For over a month, U.S. food retailers have scrambled to adjust to the rapidly spreading novel coronavirus. From one-way aisles to staffing tie-ups with restaurants, they've introduced a quick succession of new measures in stores, warehouses and online. But as the virus expands and shifts, they're still looking for ways to boost safety while keeping business flowing.
For inspiration, U.S. grocers could look to their counterparts operating abroad — some of which have been battling the virus for longer. Facing similar pressures, they've come up with creative yet practical solutions that build on those implemented by U.S. retailers.
Here's a look at the unique ways six grocers abroad are tackling COVID-19.
The French grocer, which operates more than 12,000 stores worldwide, created a new subscription e-commerce service that allows customers to order baskets of essential food products. The weekly baskets cost a maximum of 5 euros per day per person and are filled with basics, including orange juice, milk, cereal, pasta and rice. Carrefour then lets shoppers customize each basket according to three main protein selections: vegetarian, seafood and land-based meats.
The baskets can be supplemented with special kits for babies, dogs and cats as well as household maintenance kits.
Carrefour has also introduced #AllWithYou, an initiative that offers medical personnel dedicated slots and no fees on grocery deliveries. At its Carrefour Market locations, hospital and medical personnel can also pick up kits containing rice, pasta, eggs, milk, water, sugar, toilet paper and a baguette.
Carrefour HyperMarkets, meanwhile, are offering free meal baskets to truck drivers that aren’t able to grab lunch at their usual foodservice locations. The basket includes a sandwich, an alcohol-free beverage and a dessert, which is either a fruit or dairy product.
Australia-based Woolworths Supermarkets is temporarily shortening its payment policy toward small suppliers, many of whom are struggling due to economic uncertainties. Woolworths will pay its suppliers for goods and services within 14 days across the entire company.
In stores, Woolworths’ cashiers rotate every two hours to ensure face-to-face interactions are limited. Customers are required to pack their own bags to protect other customers and employees. Customers are also no longer required to enter a PIN for receipts totaling $200 or under in order to reduce contact.
To make sure it can get deliveries to elderly, immunocompromised and other vulnerable customers, Woolworths has identified 41 stores that serve as "priority delivery hubs." Each location operates limited hours, after which associates spend time picking and packing online orders specifically for these shoppers. Woolworths also operates dedicated early shopping hours for elderly and disabled customers, and has distributed more than 75,000 toilet paper packages to elderly shoppers through a partnership with Meals on Wheels.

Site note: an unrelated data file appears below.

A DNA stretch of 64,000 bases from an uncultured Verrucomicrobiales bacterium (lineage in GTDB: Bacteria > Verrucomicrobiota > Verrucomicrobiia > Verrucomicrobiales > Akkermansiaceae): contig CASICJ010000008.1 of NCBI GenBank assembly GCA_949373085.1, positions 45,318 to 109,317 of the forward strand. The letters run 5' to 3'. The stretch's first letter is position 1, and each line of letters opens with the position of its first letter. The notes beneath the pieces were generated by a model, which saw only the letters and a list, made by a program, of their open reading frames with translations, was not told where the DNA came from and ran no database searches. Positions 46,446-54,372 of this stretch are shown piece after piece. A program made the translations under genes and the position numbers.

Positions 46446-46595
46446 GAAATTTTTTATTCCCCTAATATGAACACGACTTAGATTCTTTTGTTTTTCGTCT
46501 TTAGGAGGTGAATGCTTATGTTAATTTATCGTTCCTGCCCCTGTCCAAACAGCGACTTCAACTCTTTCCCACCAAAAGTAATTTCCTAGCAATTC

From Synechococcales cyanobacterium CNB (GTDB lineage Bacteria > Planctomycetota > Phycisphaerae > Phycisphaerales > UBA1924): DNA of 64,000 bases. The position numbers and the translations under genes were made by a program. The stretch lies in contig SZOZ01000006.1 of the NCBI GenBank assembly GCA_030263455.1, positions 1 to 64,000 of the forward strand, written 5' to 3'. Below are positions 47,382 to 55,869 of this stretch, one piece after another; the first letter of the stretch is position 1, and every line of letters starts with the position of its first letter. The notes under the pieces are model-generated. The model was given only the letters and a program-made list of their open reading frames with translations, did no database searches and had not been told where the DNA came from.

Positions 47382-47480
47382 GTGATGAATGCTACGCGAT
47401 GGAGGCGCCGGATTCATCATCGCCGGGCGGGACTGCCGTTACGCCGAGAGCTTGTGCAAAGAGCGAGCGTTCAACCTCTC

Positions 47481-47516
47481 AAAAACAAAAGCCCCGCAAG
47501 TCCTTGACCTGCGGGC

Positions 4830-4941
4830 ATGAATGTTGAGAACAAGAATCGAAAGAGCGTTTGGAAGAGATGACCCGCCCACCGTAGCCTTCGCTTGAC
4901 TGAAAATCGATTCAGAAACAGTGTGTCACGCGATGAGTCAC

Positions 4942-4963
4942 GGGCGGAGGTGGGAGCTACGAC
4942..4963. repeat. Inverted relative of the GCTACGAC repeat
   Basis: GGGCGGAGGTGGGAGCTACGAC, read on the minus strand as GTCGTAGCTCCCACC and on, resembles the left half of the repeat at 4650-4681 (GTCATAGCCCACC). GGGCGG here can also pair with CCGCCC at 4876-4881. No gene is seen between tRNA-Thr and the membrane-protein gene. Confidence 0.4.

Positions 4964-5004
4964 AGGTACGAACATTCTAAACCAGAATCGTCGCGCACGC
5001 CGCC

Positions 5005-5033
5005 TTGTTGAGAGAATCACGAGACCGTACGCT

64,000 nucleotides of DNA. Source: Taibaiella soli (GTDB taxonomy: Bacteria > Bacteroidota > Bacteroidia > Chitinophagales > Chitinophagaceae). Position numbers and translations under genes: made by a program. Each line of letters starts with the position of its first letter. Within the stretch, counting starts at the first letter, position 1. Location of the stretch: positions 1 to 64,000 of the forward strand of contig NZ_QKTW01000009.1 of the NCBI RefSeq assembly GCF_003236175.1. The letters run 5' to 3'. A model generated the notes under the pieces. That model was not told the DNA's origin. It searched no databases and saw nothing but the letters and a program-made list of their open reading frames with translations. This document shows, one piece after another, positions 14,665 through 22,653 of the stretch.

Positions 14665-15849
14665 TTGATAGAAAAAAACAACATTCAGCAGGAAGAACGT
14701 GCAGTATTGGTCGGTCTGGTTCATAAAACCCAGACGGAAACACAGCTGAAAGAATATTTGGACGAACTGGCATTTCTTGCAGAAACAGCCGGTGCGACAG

Amsterdam-based SPAR has enacted various measures across Europe in response to the COVID-19 outbreak. In Poland, SPAR introduced a personal shopping service to help reduce congestion in stores. Customers are able to fill out an order form, place it in the designated area at the front of the store and when their order is ready, they are contacted to collect their items and pay.
To reduce direct contact, particularly for at-risk shoppers, SPAR Austria launched voucher cards that replace cash payments. The vouchers are available in-store and can be loaded with up to 200 euros.
To ensure shoppers maintain social distancing as they enter and leave stores, the British retailer has attendants positioned in store parking lots. Stores also utilize separate entrances and exits, feature one-way aisles and limit shopper traffic to as little as 10 customers at a time in its 2,000-square-foot Express stores.
In order to provide delivery service to vulnerable shoppers, Tesco has capped online baskets across its shopper base at 80 items. The move will help put "more orders on to each van," the retailer recently stated.
Tesco is also opening pop-up locations at hospitals throughout the country. The retailer, which partnered with NHS Nightingale Hospital on the initiative, opened its first location earlier this month and plans to open at least four more locations in the coming weeks.
The Chinese grocery e-commerce site has partnered with psychiatrists and counselors to offer customers free psychological assistance and counseling services through its app. The initiative, announced at the beginning of March, will last for six months.
Additionally, JD.com is providing vending machines in Beijing stocked with fresh produce from its 7Fresh to residential buildings that offer customers access to fresh produce 24/7.
JD.com also recently completed its first grocery delivery via drone in Hebei province on Feb. 7.
The U.K.-based online supermarket, which briefly shut down last month due to elevated order volume, told customers that it would temporarily stop selling bottled water — a move that frees up an estimated 6,000 delivery slots each week. It also purchased 100,000 coronavirus testing kits in order to make sure its frontline workers who do not have the virus can keep returning, according to Bloomberg.
Because of the spike in customers, Ocado introduced a virtual queue to access its site and recommended shoppers share delivery slots with neighbors.